Our evaluation and reaction to considerations of income distribution and individual well-being depends on a contextual framework whose elements and inter-relationships vary among individuals and various circumstances. Our personal value systems are a key part of this contextual framework. To what extent do we differ in how we value our own individual well-being vs. that of others? To what extent do we feel that one’s well-being (not just income) should be based on our genes, environment, education, personal contacts, etc.? To what extent do we have compassion for those less fortunate than ourselves with respect to any or all of those factors? In the early(ier) stages of evolution, it is a matter of the survival of the fittest. Ethics, compassion, fair-play, individual merit, social connections, etc. only count to the extent that they enable survival. At what point can we, do we, should we, evolve into a different paradigm? For example, in many primitive societies, individuals who became disabled or incapable of contributing were ostracized or killed. Members sharing the same genes got preference to those who did not. We still see this in the animal kingdom, where a crippled or diseased member of a group is ostracized or even killed. To what extent should our own well-being still be a matter of merit due to genes, environment, and luck? To what extent should we care for those less capable than us or expect others more capable than us to care? To what extent should we sacrifice some of our well-being, material gain, and income for the benefit of others? Why should children inherit wealth accumulated by others any more than society, as a whole should? Why should we deny others the opportunities that we have by the mere good fortune of being born with a more capable set of genes, or by being born into a more nurturing environment, etc.? To what extent should we value the well-being of all things besides our mere selves? In addition to the framework of how to value one’s personal well-being vs. the well-being of another, there is also the consideration of consequences of inequality, regardless of the merit of that inequality. Perhaps the greater the inequality and/or the less our compassion for others (regardless of “merit”), the greater the eventual instability of the embedding society, and the greater likelihood of aberrant behavior, including crime and fanaticism. Those sort of considerations seem to establish the foundation and framework for how we react to the issues and consequences of income distribution, as well as what we do with our own income. My point is that rather than just focusing on how we assess/evaluate income distribution and the causes of it, perhaps we should also identify the values and framework from which we are making those assessments and evaluations.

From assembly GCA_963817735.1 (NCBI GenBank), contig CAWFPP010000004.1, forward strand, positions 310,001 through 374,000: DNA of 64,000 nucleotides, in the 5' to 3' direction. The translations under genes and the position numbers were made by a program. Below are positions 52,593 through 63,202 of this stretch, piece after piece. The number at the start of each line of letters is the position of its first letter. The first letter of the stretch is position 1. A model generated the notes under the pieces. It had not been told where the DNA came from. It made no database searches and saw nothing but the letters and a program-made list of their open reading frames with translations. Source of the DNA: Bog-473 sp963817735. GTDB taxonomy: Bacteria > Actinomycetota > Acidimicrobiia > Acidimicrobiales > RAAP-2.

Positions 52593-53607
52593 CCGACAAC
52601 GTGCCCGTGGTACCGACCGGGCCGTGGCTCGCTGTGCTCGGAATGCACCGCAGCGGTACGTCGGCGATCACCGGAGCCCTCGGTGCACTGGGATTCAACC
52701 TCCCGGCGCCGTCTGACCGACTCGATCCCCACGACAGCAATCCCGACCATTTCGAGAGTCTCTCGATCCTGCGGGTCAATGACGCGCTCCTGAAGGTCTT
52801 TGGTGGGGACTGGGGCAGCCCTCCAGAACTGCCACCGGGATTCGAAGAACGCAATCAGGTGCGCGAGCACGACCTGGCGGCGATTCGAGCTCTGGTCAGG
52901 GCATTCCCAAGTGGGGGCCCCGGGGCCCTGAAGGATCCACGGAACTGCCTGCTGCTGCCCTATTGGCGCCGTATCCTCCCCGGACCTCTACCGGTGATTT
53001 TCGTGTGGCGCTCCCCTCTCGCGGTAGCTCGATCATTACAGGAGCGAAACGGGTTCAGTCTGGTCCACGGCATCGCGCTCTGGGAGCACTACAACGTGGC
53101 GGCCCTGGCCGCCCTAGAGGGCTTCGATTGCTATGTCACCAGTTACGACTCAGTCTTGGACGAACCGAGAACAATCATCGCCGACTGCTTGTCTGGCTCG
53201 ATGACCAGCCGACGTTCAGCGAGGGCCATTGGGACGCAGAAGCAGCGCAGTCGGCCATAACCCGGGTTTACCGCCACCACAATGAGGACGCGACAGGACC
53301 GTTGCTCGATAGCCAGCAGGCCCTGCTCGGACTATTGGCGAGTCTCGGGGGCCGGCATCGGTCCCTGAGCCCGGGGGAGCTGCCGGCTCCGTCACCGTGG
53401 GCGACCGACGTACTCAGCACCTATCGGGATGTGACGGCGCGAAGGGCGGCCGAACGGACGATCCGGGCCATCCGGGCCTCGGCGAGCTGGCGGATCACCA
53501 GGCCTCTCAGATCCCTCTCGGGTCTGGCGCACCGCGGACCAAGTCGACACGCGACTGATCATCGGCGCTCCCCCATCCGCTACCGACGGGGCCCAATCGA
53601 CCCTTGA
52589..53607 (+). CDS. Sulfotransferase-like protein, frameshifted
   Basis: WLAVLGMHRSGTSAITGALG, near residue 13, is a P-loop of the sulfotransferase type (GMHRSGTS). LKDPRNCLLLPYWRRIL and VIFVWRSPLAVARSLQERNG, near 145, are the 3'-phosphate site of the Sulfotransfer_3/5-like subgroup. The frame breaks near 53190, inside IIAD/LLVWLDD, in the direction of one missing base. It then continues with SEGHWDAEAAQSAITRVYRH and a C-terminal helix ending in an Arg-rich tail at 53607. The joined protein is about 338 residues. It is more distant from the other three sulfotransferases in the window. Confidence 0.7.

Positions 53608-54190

15. philg